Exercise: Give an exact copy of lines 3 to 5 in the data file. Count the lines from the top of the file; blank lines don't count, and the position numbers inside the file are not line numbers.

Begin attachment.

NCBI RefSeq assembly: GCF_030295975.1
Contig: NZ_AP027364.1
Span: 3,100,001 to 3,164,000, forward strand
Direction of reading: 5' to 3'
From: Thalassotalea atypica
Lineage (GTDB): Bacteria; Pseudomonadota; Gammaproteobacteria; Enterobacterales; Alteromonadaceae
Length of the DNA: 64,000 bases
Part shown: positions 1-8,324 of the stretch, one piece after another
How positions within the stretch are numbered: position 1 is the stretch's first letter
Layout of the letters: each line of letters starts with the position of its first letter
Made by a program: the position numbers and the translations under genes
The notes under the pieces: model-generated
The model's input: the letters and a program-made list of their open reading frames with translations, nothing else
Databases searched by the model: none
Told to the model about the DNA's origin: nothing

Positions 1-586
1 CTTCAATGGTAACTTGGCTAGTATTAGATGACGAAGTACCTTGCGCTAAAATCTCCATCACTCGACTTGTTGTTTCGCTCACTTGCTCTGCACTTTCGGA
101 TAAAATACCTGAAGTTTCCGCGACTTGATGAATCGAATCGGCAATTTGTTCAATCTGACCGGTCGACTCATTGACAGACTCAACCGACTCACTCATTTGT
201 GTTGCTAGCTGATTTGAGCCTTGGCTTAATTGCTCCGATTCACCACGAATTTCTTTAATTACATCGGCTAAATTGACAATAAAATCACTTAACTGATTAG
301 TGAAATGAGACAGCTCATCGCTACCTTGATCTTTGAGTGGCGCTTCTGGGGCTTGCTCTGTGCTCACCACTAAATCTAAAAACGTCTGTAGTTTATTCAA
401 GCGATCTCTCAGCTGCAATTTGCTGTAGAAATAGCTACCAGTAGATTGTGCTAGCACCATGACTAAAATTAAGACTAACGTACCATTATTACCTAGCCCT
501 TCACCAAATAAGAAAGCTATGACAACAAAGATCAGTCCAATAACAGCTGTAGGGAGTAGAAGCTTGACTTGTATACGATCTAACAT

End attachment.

Span: 3,100,001 to 3,164,000, forward strand
Direction of reading: 5' to 3'
From: Thalassotalea atypica